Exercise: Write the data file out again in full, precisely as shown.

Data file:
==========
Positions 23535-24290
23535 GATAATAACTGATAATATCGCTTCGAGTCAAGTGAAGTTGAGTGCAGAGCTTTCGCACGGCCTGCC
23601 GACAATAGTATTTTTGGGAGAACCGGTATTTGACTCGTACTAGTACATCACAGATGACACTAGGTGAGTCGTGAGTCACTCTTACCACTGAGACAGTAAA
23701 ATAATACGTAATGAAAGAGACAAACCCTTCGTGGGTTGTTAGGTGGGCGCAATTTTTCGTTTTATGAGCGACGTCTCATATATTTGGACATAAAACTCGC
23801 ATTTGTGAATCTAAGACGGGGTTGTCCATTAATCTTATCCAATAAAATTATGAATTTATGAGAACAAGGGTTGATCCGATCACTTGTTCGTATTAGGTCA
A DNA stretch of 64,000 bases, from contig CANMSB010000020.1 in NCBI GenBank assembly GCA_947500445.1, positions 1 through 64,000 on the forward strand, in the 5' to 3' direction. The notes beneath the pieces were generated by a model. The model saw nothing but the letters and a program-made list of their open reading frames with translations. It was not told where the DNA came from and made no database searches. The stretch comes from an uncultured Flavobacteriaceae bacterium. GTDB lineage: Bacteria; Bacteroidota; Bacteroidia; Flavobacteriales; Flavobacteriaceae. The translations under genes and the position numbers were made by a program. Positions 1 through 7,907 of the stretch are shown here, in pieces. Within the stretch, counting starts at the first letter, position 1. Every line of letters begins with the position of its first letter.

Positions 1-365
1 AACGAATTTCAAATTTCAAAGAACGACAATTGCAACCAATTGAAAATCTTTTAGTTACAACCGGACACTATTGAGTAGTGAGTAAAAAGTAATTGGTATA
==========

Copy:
Positions 23535-24290
23535 GATAATAACTGATAATATCGCTTCGAGTCAAGTGAAGTTGAGTGCAGAGCTTTCGCACGGCCTGCC
23601 GACAATAGTATTTTTGGGAGAACCGGTATTTGACTCGTACTAGTACATCACAGATGACACTAGGTGAGTCGTGAGTCACTCTTACCACTGAGACAGTAAA
23701 ATAATACGTAATGAAAGAGACAAACCCTTCGTGGGTTGTTAGGTGGGCGCAATTTTTCGTTTTATGAGCGACGTCTCATATATTTGGACATAAAACTCGC
23801 ATTTGTGAATCTAAGACGGGGTTGTCCATTAATCTTATCCAATAAAATTATGAATTTATGAGAACAAGGGTTGATCCGATCACTTGTTCGTATTAGGTCA
A DNA stretch of 64,000 bases, from contig CANMSB010000020.1 in NCBI GenBank assembly GCA_947500445.1, positions 1 through 64,000 on the forward strand, in the 5' to 3' direction. The notes beneath the pieces were generated by a model. The model saw nothing but the letters and a program-made list of their open reading frames with translations. It was not told where the DNA came from and made no database searches. The stretch comes from an uncultured Flavobacteriaceae bacterium. GTDB lineage: Bacteria; Bacteroidota; Bacteroidia; Flavobacteriales; Flavobacteriaceae. The translations under genes and the position numbers were made by a program. Positions 1 through 7,907 of the stretch are shown here, in pieces. Within the stretch, counting starts at the first letter, position 1. Every line of letters begins with the position of its first letter.

Positions 1-365
1 AACGAATTTCAAATTTCAAAGAACGACAATTGCAACCAATTGAAAATCTTTTAGTTACAACCGGACACTATTGAGTAGTGAGTAAAAAGTAATTGGTATA